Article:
Article14 November 2022

LME maintains status quo on Russian metal

The LME's decision to continue to allow Russian metal to be delivered into its warehouses put some downward pressure on metals on Monday morning, easing fears of supply shortages

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LME aluminium prices retreat

The LME aluminium price fell from a two-month high to as low as $2,416/t on Monday morning following the decision. How much further pressure we will see on metals prices going forward will depend on whether we see a significant inflow of Russian metals into LME warehouses in the weeks and months ahead.

LME says many consumers still accept Russian supplies

After the LME launched a discussion paper on 6 October related to the delivery of Russian metal into LME warehouses, the exchange has been receiving feedback from market players on the potential action, if any, that should be taken. The period for feedback closed on 28 October.

The LME set out three options; to take no action on Russian metal, to ban the delivery of Russian metal into LME warehouses, or to introduce thresholds which would restrict the amount of Russian metal that could be delivered into LME warehouses.

In the lead-up to the decision, there were a number of producers, who were quite vocal in calling for Russian metal to be banned, whilst consumers were keener for there to be no changes.

After going through all the feedback and carrying out its own analysis, the LME has decided to take no action on Russian metal, allowing it to continue to be delivered into LME warehouses.

The LME said it believes, after receiving feedback, that a material amount of the market is still accepting and will continue to rely on Russian metals. This was evident in the response from consumers during the discussion period.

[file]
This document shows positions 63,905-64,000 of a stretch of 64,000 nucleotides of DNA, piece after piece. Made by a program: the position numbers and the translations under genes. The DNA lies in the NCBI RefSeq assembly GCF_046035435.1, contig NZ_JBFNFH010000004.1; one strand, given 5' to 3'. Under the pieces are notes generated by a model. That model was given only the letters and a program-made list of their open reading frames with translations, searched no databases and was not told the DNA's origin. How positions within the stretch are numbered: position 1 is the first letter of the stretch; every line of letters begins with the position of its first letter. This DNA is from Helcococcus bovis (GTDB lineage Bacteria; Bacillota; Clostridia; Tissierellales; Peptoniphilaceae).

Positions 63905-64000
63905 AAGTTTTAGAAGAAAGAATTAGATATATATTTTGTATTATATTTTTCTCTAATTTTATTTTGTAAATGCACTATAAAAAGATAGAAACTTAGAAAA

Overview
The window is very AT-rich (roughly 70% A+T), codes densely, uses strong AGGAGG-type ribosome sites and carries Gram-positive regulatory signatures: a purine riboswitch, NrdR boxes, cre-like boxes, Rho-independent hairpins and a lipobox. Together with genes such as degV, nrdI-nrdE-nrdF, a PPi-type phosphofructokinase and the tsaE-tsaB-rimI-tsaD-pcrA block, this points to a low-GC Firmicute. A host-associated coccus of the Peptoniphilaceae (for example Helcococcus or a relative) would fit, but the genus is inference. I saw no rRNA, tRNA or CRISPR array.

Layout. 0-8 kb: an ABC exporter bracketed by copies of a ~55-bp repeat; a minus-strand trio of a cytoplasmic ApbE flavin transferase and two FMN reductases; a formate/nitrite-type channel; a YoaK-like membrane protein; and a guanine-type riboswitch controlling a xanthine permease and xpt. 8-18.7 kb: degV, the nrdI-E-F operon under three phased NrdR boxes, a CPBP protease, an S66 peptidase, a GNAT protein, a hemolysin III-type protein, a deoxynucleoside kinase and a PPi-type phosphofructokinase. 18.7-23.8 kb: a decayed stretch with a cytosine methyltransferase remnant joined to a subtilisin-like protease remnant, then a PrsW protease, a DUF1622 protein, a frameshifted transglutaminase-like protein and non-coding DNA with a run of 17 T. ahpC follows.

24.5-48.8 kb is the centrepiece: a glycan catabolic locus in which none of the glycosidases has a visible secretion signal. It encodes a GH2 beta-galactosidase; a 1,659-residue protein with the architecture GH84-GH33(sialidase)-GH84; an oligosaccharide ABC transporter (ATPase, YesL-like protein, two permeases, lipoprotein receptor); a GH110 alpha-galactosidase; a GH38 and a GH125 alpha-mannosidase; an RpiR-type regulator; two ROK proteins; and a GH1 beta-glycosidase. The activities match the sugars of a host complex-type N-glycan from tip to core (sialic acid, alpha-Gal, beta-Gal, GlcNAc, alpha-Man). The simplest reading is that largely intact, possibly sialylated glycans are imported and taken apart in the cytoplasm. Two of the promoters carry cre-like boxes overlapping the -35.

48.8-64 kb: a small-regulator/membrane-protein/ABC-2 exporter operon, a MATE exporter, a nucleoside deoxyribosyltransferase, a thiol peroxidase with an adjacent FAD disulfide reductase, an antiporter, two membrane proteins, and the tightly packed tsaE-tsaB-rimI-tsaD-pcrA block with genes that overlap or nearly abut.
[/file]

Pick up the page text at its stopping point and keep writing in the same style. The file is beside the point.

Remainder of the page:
The LME received 42 written responses - 22 of the responses favoured taking no action, 17 supported a ban on Russian metal and just two supported limiting Russian metal stocks.

While a number of respondents said that allowing the delivery of Russian metal into LME warehouses, at a time when we are seeing an increasing amount of self-sanctioning, would see LME prices reflecting the price of Russian metal more than actual traded prices, others said excluding Russian metal would mean that LME prices are not truly reflecting the supply and demand picture.

There were also suggestions that the LME's action needs to reflect the global picture, where there are still a number of markets accepting/buying Russian material, rather than just taking a purely Western view, which is where we are seeing most of the self-sanctioning.

While there were opposing views on what impact banning or not banning Russian metal would have on liquidity, there was a strong view that nickel should be excluded from any ban, given that it would face the largest liquidity disruption in such an event.

The LME acknowledged that its decision to take no action would mean that we likely see increased volumes of Russian metal into LME warehouses. However, the LME believes we would have seen higher inflows of metals into warehouses regardless, given the depressed global outlook.

Having said that, the LME has reported that the proportion of Russian metal in LME warehouses has not changed significantly over the discussion paper period.

While the LME accepts that LME prices may start to increasingly reflect the price of Russian metal if we see large inflows into LME warehouses, they believe that premia will play an important role, with this likely reflecting a large proportion of the all-in cost, so that non-Russian metal producers continue to receive fair value for their metal.

According to feedback, market players do want more transparency on the origin of metal stocks in LME warehouses. Starting in January 2023, the LME will publish a monthly report which will provide the percentage of live tonnage of Russian metal on warrant.

If we continue to see an increasing amount of self-sanctioning of Russian metals, the risk is that we see more Russian metal being delivered into LME warehouses, which could potentially mean that LME prices trade at discounted levels to actual traded prices.  

Percentage of live tonnage of Russian brands

Source: LME